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Construction Law Authority / Procurement  / PROTESTING BID SPECIFICATIONS – Beware of the Deadlines


In IFBs, RFPs, RFQs, RLIs, etc., sometimes there are problems with the specifications. The specifications are the instructions, parameters, or guidelines within the public agency’s solicitation. Problems range from typographical or substantive mistakes, vagueness, or parameters that give one bidder or proposer an unfair advantage. When you see any of the above in the specifications, you might need to protest them immediately.

The deadline to challenge the specifications usually comes up very quickly. And if you miss the deadline, your ability to file such a protest is forever waived. For example, under Florida’s Statutes, a challenge to the specifications must be made within 72 hours after the solicitation is posted. If you snooze, you lose.

Different agencies may have different deadlines and procedures for challenging the specifications, so you have to look at the agency’s code or the solicitation itself for guidance. Some agencies do not have any rules for specification challenges. If they don’t you might be able to challenge the specifications at the end of the process, like in your bid protest following the award.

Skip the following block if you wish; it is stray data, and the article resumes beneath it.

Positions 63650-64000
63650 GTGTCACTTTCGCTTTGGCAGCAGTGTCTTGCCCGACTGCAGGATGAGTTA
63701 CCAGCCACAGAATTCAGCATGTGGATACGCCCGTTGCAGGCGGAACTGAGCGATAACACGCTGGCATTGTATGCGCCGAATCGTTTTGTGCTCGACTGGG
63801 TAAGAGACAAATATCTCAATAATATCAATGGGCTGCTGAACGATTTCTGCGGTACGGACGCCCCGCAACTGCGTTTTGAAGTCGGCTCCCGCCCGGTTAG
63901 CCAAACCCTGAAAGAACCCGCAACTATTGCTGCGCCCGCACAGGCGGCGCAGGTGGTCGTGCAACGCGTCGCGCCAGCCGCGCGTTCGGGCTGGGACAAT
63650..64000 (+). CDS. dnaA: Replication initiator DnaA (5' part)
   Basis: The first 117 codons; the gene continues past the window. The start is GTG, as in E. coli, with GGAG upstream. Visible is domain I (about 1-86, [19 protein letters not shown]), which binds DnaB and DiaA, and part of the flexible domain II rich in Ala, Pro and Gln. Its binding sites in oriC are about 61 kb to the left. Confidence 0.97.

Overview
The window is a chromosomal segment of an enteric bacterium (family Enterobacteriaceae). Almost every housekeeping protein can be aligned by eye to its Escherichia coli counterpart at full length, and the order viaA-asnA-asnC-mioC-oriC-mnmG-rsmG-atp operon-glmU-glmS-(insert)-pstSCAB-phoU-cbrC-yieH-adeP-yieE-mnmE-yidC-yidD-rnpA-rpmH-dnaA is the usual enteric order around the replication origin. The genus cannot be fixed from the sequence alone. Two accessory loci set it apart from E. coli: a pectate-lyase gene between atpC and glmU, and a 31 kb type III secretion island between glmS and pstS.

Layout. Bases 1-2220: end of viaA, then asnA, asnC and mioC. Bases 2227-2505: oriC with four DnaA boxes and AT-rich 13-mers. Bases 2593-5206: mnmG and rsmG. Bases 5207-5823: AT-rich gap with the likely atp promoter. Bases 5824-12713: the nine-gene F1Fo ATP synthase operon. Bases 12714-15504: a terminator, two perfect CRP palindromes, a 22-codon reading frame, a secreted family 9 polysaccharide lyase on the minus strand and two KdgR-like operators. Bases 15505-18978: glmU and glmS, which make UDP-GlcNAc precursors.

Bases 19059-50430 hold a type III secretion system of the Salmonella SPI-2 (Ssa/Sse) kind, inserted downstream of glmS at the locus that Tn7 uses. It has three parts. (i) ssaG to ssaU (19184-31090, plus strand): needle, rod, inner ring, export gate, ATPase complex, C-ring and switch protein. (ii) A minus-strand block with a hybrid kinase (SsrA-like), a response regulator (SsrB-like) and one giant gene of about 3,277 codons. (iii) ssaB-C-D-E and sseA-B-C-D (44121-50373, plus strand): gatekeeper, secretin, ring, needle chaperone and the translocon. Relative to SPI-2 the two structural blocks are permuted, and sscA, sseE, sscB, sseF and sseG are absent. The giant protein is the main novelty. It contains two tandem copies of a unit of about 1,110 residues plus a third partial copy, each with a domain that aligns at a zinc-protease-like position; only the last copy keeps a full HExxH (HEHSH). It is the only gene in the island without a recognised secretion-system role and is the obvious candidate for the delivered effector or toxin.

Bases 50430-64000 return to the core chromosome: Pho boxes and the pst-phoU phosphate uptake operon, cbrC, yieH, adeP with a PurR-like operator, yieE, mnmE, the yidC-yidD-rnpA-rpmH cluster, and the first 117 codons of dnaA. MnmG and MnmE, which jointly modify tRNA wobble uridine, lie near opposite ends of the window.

One important, and often overlooked, note. In many government project advertisements, there are amendments or addenda. These are changes, including additions, to the specifications by the public agency made after the initial posted solicitation. You may also be able to file a specification challenges as to amendments or addenda. Usually the same time limitations for regular specification challenges apply to addenda specification challenges. For example, you might have to challenge an addendum within 72 hours after it is posted. Again, it depends on the public agency involved, and the rules are not always the same.

Mark Stempler

Mr. Stempler focuses his practice in the areas of construction litigation, government bid protests, and civil litigation. He is Board Certified by the Florida Bar in Construction Law, and is certified as a LEED Green Associate by the United States Green Building Council. He represents clients in commercial and residential construction lawsuits, involving defects, delays, contractual disputes, mold claims, liens and lien disputes, bond claims, and insurance disputes. Clients include owners, developers, general contractors, subcontractors, design professionals, sureties, and manufacturers.

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